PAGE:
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Happy Land Philippines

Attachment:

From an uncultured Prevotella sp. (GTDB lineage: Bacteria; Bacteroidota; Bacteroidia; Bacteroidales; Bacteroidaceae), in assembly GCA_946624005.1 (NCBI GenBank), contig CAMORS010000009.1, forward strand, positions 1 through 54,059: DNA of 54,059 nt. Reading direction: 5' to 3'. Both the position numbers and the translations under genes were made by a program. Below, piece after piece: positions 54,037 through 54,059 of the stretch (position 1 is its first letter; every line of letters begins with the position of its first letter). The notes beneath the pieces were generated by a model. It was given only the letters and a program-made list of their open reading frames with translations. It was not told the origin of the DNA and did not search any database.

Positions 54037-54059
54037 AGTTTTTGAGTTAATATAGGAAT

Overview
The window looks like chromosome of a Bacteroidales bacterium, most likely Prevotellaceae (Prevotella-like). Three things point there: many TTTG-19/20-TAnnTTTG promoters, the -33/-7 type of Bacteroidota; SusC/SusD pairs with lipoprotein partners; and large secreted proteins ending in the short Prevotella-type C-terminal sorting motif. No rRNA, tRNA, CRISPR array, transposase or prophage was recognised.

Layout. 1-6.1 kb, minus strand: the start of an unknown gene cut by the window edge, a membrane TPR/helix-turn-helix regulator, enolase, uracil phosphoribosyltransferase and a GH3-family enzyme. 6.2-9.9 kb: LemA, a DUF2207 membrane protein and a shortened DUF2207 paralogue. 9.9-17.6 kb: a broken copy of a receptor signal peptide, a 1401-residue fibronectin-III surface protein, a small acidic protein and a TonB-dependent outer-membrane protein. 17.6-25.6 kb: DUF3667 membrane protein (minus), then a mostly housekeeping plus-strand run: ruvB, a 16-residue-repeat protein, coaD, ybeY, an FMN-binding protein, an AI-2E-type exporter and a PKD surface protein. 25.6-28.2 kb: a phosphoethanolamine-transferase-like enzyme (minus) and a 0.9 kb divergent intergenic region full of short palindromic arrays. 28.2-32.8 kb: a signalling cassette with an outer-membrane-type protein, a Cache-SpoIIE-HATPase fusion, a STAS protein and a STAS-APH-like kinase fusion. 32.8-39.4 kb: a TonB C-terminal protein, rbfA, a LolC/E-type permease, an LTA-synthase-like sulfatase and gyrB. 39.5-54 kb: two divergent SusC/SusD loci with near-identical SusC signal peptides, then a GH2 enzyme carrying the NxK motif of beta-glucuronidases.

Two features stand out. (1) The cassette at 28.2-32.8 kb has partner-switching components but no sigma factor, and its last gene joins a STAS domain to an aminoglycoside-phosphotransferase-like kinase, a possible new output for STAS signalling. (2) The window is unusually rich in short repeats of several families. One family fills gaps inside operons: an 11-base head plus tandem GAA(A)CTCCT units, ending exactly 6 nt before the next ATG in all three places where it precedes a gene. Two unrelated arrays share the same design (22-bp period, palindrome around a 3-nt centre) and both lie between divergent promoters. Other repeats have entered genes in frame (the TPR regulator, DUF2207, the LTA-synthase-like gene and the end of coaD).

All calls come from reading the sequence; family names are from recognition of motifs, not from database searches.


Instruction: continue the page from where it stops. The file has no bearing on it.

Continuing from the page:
The site where Happy land is located today was once a small village by the sea, the houses of fishing families connected by wooden walkways, a place for children to gather mussels, oysters, and starfish from Manila Bay. Then 55 years ago the burgeoning city of Manila started dumping its garbage there, the fishers became dump scavengers, and the bay turned into a poisoned lagoon. By the 1970s, the site became the city’s primary dump site and a magnet for peasants fleeing poverty and war in the countryside. If the new migrants could find work nowhere else in Manila, they could always launch themselves into the mounting pile of garbage to tease out scraps of metal or glass that they could sell for cash. They built their homes—using materials they rescued from the dump—beside the dump, and even on top of it. Occasionally the mountain of trash would collapse on their houses, or the smouldering fire would ignite dozens of shanties at a time. Their lives were so intertwined with the dump that they became indistinguishable from the garbage, disposable people generated by an increasingly consumerist society.

 

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